“The exhibit exemplifies why the case was filed in the first place,” said attorney Martin Stolar, one of the lawyers who filed the case in 1971. “You can look at all the videos, and I don’t see any criminal conduct that the police department is recording. They’re making a record of political conduct. Why is the police department investigating people’s politics? That’s not their business, that’s why we filed the lawsuit. The reason they were making them was to identify the players involved in political movements, leadership and members.”

The NYC Department of Records writes:

The NYPD’s surveillance of individuals and organizations perceived as enemies of the status quo dates back to early 1900s. At different periods, the focus was on anarchists, labor leaders, Nazi supporters, white supremacists, socialists, and communists. The film footage dates from the heyday of the BOSSI squad, during the 1960s and 1970s when they gathered intelligence on individuals and groups arrayed along the political spectrum, but particularly civil rights, anti-war and feminist activists. Their subjects included the Communist Party, Black Panthers, the Nation of Islam, the National Renaissance Party, and Youth Against War and Fascism. The footage captures the high point of the civil-rights movement and the diverse groups it inspired for black power and pride, the rights of women, gays and lesbians, and prisoners as well as the crusades against poverty, environmental degradation and the Vietnam War.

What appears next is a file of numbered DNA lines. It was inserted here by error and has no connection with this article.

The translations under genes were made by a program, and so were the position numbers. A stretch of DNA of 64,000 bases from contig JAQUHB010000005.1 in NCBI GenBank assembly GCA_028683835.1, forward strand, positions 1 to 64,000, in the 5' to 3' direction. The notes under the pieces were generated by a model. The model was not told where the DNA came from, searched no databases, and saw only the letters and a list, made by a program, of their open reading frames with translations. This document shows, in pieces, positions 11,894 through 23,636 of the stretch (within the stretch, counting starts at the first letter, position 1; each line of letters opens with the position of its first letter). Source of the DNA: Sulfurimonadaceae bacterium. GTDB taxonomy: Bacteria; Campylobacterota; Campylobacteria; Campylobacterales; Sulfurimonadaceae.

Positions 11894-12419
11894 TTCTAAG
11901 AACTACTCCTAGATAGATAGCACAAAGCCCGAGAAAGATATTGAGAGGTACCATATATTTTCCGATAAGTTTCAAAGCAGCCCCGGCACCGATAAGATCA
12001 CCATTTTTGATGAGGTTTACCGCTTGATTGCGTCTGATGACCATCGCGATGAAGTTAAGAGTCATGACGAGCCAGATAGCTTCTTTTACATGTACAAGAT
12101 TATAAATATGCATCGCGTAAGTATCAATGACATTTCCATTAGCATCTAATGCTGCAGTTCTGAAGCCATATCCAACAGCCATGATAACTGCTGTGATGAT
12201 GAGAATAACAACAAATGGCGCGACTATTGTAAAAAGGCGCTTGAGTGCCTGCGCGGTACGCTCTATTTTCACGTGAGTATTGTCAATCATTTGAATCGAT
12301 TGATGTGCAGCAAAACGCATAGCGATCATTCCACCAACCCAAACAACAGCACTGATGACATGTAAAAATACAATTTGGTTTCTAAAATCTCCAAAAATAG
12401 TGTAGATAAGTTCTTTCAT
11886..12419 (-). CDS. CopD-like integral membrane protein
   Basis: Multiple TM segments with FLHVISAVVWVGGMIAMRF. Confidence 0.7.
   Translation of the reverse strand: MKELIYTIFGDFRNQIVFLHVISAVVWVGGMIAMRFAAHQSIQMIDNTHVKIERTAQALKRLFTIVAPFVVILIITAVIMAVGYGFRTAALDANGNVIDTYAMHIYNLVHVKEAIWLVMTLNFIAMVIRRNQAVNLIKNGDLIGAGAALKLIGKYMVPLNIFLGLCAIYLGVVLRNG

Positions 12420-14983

“Viewing this footage reminds me that the more things change, the more they stay the same,” said civil rights attorney Gideon Oliver. “Notwithstanding the Handschu settlement and Guidelines, the NYPD has continued to surveil, infiltrate, and disrupt communities and social justice movements, with very little transparency, and even less accountability. For example, there is an unfortunately low bar for what constitutes the kind of “criminal activity” that can trigger a Handschu-authorized investigation: The NYPD takes the position that people who are planning a demonstration that might involve potential violations of law on the order of jaywalking, disorderly conduct, or gathering in a city park in a group of 20 or more without a permit can and should be subjected to surveillance and, in some cases, infiltration and/or disruption.”